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Romanov Riches: Russian Writers and Artists Under the Tsars Hardcover – Deckle Edge, February 22, 2011

4.2 out of 5 stars 6 customer reviews

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Editorial Reviews

From Booklist

So intrigued is Volkov with the nexus between art and politics in his native Russia, he follows his acclaimed The Magical Chorus: A History of Russian Culture from Tolstoy to Solzhenitsyn (2008) with a prequel. �For the Romanovs, culture was the political instrument par excellence,� writes Volkov. But, of course, it wasn�t that simple given the clashing egos and worldviews of the czars and the artists they expected to glorify them. In this delectably personified history, Volkov sensitively portrays the second Romanov czar, Alexei, who began the wretched tradition of exiling and imprisoning writers in 1667, and visionary Peter the Great. Volkov has high praise for cultured and bold Catherine II, who chose poet Gavrila Derzhavin as her minister of justice. We meet Mikhail Lomonosov, Russia�s Leonardo de Vinci, and Vasily Zhukovsky, whose �melancholy and mystical ballads� meant so much to sensitive Alexander I. Volkov revitalizes our understanding of rebellious poet Pushkin and offers fresh insights into Tchaikovsky, Dostoevsky, and Turgenev. A thrillingly anecdotal and incisive look at the paradigmatic and paradoxical Romanov world of politics, patronage, and the quest for artistic freedom. --Donna Seaman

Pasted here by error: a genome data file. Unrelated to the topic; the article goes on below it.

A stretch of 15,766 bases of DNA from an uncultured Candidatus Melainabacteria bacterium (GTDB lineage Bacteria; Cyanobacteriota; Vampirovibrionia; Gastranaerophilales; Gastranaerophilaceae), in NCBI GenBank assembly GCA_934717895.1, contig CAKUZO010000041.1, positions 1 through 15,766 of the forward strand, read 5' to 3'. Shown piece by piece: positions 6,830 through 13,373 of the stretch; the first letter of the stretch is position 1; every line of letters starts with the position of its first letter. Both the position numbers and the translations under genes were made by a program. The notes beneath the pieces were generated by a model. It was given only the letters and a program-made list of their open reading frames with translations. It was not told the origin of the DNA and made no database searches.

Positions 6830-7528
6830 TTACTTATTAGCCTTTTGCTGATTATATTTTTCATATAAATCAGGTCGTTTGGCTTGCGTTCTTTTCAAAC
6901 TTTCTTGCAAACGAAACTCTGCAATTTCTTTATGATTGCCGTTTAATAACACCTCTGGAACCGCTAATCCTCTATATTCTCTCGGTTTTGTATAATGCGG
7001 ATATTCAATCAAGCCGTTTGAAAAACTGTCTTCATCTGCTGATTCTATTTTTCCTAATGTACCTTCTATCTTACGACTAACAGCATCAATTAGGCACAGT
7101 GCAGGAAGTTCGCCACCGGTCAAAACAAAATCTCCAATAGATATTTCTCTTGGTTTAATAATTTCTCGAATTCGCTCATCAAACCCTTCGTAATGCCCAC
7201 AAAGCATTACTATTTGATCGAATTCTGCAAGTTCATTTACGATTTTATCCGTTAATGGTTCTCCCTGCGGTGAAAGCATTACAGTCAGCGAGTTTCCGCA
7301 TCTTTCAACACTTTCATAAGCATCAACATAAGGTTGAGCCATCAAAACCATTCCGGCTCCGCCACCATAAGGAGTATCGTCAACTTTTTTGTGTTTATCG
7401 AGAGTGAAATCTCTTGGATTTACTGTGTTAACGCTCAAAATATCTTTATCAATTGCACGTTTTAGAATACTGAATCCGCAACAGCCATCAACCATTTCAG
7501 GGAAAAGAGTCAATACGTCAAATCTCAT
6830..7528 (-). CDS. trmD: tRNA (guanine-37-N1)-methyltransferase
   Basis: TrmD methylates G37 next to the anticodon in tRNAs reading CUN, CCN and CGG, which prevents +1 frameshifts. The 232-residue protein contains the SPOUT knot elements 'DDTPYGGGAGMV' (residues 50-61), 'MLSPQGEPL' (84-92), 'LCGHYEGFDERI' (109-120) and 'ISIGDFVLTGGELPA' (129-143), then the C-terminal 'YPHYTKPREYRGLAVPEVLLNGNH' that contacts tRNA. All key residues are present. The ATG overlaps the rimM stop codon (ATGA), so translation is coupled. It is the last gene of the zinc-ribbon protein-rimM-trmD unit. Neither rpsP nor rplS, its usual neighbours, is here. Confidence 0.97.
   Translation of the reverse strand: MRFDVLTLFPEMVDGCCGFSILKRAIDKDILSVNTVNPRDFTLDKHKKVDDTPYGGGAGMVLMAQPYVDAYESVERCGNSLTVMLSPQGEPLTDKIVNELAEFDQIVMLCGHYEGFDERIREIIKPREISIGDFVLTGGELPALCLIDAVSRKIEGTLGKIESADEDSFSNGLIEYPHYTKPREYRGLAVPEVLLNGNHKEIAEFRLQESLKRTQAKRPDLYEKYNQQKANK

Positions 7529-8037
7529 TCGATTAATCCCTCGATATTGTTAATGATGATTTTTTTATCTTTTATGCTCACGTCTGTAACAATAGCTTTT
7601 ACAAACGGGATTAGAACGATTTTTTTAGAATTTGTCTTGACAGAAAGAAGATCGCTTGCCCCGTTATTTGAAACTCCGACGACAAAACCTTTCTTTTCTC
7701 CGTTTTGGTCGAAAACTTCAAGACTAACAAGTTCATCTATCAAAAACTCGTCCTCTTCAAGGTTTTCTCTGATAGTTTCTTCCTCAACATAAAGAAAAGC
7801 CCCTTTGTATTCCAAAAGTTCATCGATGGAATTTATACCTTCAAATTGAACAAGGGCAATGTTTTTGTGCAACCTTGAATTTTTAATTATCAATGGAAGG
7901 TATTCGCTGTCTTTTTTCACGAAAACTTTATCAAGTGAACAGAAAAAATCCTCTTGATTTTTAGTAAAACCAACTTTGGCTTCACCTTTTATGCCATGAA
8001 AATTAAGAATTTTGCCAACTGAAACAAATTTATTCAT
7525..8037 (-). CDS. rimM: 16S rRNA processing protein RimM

About the Author

Solomon Volkov is the award-winning author of Shostakovich and Stalin, among other books about Russian culture. He is a cultural commentator for Radio Free Europe/Radio Liberty. He lives in New York City with his wife, Marianna.

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Product Details

  • Hardcover: 304 pages
  • Publisher: Knopf; First Edition edition (February 22, 2011)
  • Language: English
  • ISBN-10: 0307270637
  • ISBN-13: 978-0307270634
  • Product Dimensions: 6.5 x 1.2 x 9.5 inches
  • Shipping Weight: 1.4 pounds
  • Average Customer Review: 4.2 out of 5 stars  See all reviews (6 customer reviews)
  • Amazon Best Sellers Rank: #1,943,339 in Books (See Top 100 in Books)

Customer Reviews

Top Customer Reviews

By M. A Newman VINE VOICE on April 10, 2011
Format: Kindle Edition Verified Purchase
This book was recently reviewed in the New York Times recently where its thesis was attacked. The reviewer tended to dismiss this work as an apology for autocracy and appeared only to have read one chapter, that on Pushkin's relationship with Nicholas I and tended to decry the role that he played in censoring Pushkin. The poor man clearly had no idea just how worse Pushkin's fate might have been had he been left to suffer under the bureaucrats that enforced the cultural life of Russian Empire. Middle level bureaucrats would have had Pushkin on the road to Siberia in order to protect their own future promotion prospects, a concern that would not have governed the Tsar. Pushkin though he chaffed under the Tsar's censorship, he was better off in his hands than a uneducated member of the government intent on making a name for himself.